a) Respiration (that is distinct from spontaneous breathing) and blood-circulation or transfer of oxygen through the blood are more important for the presence of human life than brain functions, on which human life does not depend.
b) The brain arises late in the life of the human embryo, but the embryo has human life from the beginning.
c) Hemispherectomy and the extraordinary plasticity of the brain prove that neither the dominant nor the non-dominant cerebral hemisphere is the ‘seat of the soul’.
d) The goal of brain-implantations pursued by neurologists and neuro-surgeons presupposes that “brain death” is not death of the person. e) If there existed such an absolute link between brain activity and presence of human life in the body, why would then temporary dysfunction of the brain not result in death or be biological death? f) ‘Brain death’ is not complete brain destruction and the brain of the ‘brain-dead’ continues to exist and shows some biological functions.

4. The thesis of Lee-Grisez that the radical loss of the capacity for sentience and for consciousness (RCS/RCC) in the “brain dead” reduces these to vegetative life is refuted in the following ways:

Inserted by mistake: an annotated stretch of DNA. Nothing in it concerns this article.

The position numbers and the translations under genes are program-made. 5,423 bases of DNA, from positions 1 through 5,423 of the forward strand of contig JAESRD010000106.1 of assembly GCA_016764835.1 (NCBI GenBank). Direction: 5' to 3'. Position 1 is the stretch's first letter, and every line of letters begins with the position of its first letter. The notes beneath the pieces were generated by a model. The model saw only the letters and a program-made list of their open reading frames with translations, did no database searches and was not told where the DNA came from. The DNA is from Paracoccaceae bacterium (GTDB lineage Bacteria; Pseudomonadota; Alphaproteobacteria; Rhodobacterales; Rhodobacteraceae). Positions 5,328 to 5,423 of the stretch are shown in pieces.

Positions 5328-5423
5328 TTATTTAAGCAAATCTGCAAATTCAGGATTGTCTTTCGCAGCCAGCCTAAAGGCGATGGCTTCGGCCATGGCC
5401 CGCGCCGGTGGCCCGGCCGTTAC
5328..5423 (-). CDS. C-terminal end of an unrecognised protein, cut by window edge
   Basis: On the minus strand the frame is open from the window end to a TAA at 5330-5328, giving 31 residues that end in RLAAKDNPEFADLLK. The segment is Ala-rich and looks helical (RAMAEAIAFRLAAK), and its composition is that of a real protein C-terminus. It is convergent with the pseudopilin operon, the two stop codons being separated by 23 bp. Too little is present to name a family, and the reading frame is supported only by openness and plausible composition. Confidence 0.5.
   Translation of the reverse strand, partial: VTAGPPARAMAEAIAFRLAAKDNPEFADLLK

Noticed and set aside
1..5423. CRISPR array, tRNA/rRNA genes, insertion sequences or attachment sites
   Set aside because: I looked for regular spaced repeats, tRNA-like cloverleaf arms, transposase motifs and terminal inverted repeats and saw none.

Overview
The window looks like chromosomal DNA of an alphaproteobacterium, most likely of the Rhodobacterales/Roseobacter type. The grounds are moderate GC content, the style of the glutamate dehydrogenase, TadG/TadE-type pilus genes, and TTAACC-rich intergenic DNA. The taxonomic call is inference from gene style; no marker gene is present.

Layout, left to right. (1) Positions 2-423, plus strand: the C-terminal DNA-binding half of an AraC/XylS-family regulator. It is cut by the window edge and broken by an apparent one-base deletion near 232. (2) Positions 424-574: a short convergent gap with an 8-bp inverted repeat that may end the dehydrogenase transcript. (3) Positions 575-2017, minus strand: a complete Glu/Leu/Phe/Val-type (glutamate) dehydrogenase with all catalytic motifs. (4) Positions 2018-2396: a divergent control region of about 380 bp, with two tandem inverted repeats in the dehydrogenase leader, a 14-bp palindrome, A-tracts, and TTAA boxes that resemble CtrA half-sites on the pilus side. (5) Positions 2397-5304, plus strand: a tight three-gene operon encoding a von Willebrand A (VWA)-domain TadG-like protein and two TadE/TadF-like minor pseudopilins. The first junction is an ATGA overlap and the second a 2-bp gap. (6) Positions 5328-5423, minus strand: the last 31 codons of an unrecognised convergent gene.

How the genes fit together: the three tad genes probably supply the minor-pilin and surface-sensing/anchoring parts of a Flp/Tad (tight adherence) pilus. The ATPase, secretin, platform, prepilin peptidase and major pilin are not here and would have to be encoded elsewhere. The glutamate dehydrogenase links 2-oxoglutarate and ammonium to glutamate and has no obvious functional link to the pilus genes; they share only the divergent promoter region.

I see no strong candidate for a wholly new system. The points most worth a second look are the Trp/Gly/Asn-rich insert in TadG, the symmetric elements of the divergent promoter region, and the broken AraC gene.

a) A false interpretation of man being a “rational animal” lies at the root of the RCS Argument
b) A “potency/capacity” based actualistic error about personhood (rational nature) is shown to lie ultimately at the root of Lee and Grisez’s thesis on “brain death”
c) The false assumption of the plurality of souls and of gradual de-ensoulment is refuted philosophically and theologically. Without the assumption of 3 souls in man (an assumption which Lee-Grisez reject) the gradual de-ensoulment theory they propose, is even far more unplausible than in a Thomist framework of delayed animation. The delayed ensoulment theory of Thomas Aquinas clearly contradicts Church teaching and should thus be unacceptable for devout Catholics as Lee and Grisez.

5. The ethical principle In Dubio pro Vita shows that even if the defenders of brain death definitions” were right theoretically they would be wrong practically.

6. Coimbra’s cogent scientific and ethical argument against testing for “brain death” is defended: “Apnea tests are risking to kill persons in order to test whether they are dead,” constitute a crass violation of the Hippocratic Oath and of medical ethics.

7. The mystery of the moment of death must not be reduced to the level of a ‘calculable problem’.

8. The primacy of the moral question over utility demands from physicians a return to the Hippocratic oath.. 9. Ceterum censeo definitionem mortis cerebralis esse delendam. The medical community should reject the deadly construct of “brain death” that leads to countless homicides and return from the ambiguities and sophisms of “brain death” to the pre-1968 understanding of death which provides a clear, consistent, and firm rational ground of medical activity.

  1. Introduction

There are many arguments in favor of “brain death” amounting to actual death that I do not wish to discuss critically in this essay. These are of three kinds: